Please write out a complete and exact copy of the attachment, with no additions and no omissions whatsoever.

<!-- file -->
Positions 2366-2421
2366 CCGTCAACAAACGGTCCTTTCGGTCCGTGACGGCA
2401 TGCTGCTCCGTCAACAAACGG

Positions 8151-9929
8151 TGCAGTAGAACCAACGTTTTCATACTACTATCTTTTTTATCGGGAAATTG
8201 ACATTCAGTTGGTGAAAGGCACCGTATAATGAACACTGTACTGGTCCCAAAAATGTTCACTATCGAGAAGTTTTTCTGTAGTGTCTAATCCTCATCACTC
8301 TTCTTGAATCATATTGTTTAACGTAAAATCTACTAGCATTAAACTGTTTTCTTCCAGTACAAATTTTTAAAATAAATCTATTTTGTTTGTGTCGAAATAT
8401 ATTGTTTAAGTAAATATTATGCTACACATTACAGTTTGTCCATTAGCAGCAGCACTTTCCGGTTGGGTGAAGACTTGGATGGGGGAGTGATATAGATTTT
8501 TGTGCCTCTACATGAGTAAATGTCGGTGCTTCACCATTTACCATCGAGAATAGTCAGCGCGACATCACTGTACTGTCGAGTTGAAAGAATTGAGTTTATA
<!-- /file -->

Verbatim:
Positions 2366-2421
2366 CCGTCAACAAACGGTCCTTTCGGTCCGTGACGGCA
2401 TGCTGCTCCGTCAACAAACGG

Positions 8151-9929
8151 TGCAGTAGAACCAACGTTTTCATACTACTATCTTTTTTATCGGGAAATTG
8201 ACATTCAGTTGGTGAAAGGCACCGTATAATGAACACTGTACTGGTCCCAAAAATGTTCACTATCGAGAAGTTTTTCTGTAGTGTCTAATCCTCATCACTC
8301 TTCTTGAATCATATTGTTTAACGTAAAATCTACTAGCATTAAACTGTTTTCTTCCAGTACAAATTTTTAAAATAAATCTATTTTGTTTGTGTCGAAATAT
8401 ATTGTTTAAGTAAATATTATGCTACACATTACAGTTTGTCCATTAGCAGCAGCACTTTCCGGTTGGGTGAAGACTTGGATGGGGGAGTGATATAGATTTT
8501 TGTGCCTCTACATGAGTAAATGTCGGTGCTTCACCATTTACCATCGAGAATAGTCAGCGCGACATCACTGTACTGTCGAGTTGAAAGAATTGAGTTTATA